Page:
Among the reasons I’ve made it a point to start republishing a bunch of the ‘classic reviews’ are that I don’t want my reviews to be dependent on someone else’s site continuing to exist, as well as wanting folks to be able to find opinions on older games that they may want to take for a spin. Additionally, many of those older reviews (some of which I’m going to get to soon) were longer borderline-investigative-journalism pieces that really dug into the games through repeated plays. That was a lot easier when I was in grad school. Working 3 different teaching jobs, plus being the editorial director here, makes all that a lot tougher.
So, this episode of Tracer Rounds is designed to catch up on those reviews – with a twist.
GARPA returns for more pre-order goodies ~
HOLDFAST: North Africa 1941-42 (Worthington Publishing)
$21k of $2500, ends 15 March 2016
Worthington’s Holdfast series is back. After Russia and Korea, they guys head to North Africa. The standard Holdfast features are back, with fog of war, fast play times, and engaging turn sequences that keep players constantly guessing about what’s up next. Like every other North Africa game, you need a table that’s about 24 inches wide and 28374652938762 feet long, but you’ll be chasing panzers across the sands before you know it. Rumble over to their campaign page and you can fire off your pledge.
An adventure yarn of another time and place, but grounded in familiar themes that take the reader on an an enjoyable ride through intrigue and aerial derring-do.
Brant Guillory, 18 December 2015
Crosswind is Steve Rzasa’s first book about the Sark brothers, Winchell and Copernicus. Winchell is a journalist at a small newspaper, and his brother is a pilot, in the frontier town of Perch.
The brothers stumble into an intrigue filled plot involving a larger town to their South known as Trestleway.
While Cope is the adventurous brother, alternating between stunt pilot antics in the air and ladies man smoothness on the ground, Winch is the conservative family man with a wife and children. The brothers stumble upon the mystery when Cope flies his brother out to the wreck of another aircraft to take pictures and write a story for the newspaper. I rather unfriendly gentleman masquerading as a local rancher tries to steal a coded message that the brothers discover in the aircraft wreckage. It turns out this man is from Trestleway, and the coded message is a warning of an impending “invasion” that was being flown in by the nephew of Perch’s mayor-general.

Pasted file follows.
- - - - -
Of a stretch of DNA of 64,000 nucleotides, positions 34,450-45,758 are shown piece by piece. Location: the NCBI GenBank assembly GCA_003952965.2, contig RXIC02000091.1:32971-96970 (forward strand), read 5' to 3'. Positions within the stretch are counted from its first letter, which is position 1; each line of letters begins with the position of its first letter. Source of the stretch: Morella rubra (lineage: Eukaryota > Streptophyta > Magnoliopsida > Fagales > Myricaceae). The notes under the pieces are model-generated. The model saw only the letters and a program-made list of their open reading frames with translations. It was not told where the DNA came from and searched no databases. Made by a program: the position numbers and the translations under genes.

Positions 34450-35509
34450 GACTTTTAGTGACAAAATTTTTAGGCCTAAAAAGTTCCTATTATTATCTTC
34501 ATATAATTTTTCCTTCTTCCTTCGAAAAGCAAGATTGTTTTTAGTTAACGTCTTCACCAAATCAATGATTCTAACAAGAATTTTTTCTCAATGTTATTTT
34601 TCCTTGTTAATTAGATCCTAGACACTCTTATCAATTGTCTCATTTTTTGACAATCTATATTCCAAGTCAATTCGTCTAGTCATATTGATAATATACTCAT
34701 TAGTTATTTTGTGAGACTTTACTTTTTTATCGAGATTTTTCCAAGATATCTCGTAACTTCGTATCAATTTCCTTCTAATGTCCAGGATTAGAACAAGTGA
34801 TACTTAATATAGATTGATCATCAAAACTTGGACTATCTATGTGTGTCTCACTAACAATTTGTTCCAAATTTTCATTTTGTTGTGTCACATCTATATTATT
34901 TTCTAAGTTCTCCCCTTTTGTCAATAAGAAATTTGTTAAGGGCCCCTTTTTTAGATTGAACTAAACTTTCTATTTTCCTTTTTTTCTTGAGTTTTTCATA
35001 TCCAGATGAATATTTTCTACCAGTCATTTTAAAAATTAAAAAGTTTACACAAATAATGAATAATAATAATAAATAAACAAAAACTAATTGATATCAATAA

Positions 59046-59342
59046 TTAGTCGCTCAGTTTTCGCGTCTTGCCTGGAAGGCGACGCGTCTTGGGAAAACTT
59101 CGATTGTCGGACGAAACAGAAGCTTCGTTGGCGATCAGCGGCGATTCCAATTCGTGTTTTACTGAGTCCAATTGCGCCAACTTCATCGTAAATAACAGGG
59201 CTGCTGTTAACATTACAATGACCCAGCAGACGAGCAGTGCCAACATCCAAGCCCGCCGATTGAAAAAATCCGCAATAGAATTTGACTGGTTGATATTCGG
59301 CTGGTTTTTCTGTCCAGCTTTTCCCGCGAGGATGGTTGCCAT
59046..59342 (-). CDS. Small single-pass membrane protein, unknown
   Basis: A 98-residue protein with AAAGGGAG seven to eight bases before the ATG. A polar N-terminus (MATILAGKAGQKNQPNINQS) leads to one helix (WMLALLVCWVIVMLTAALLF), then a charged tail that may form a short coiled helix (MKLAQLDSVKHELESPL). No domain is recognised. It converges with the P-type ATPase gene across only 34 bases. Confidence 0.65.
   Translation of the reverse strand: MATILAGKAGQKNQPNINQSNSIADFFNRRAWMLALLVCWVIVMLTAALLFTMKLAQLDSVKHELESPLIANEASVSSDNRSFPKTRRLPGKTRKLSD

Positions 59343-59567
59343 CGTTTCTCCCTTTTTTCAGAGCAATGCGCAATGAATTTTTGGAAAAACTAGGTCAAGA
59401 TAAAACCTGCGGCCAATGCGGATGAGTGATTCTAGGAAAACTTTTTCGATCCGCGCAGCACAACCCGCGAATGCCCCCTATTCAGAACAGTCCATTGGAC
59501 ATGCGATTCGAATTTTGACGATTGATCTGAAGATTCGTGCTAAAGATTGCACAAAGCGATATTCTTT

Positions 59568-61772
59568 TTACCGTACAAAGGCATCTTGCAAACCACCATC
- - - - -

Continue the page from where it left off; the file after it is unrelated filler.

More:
The brothers are sent to investigate, and report back to home. Along the way, they discover a variety of intrigue, and a few interesting technical – and mystical – tricks up Trestleway’s sleeves.
OK, so we’ve got something completely different for you this week.
Brant Guillory, 4 September 2015
Hawk The Hunter (Terry Marcel)
$19k of $500k, ends 1 OCT 2015
Remember the old fantasy flick Hawk the Slayer? Of course you do. You totally plundered it for campaign ideas for your early no-prefix D&D games. Jack Palance chewing scenery. The hokey rapid-fire elf-archer effects. The cross-necklace-of-course-it’s-a-hidden-knife saving the day at the end. Well it’s taken them 30 years, but they finally got around to trying to make the sequel, and they’re kickstarting it. You can start at $5, and score the RiffTrax quip-along, and top out at a couple of grand that gets you a part in the movie. Why are you still here instead of pledging the campaign? Oh right, you’re here to watch the movie.